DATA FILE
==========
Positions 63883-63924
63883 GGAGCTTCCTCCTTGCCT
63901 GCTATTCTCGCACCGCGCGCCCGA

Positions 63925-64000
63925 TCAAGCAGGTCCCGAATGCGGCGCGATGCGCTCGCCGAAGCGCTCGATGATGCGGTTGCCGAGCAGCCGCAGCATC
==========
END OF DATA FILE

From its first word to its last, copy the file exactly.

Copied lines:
Positions 63883-63924
63883 GGAGCTTCCTCCTTGCCT
63901 GCTATTCTCGCACCGCGCGCCCGA

Positions 63925-64000
63925 TCAAGCAGGTCCCGAATGCGGCGCGATGCGCTCGCCGAAGCGCTCGATGATGCGGTTGCCGAGCAGCCGCAGCATC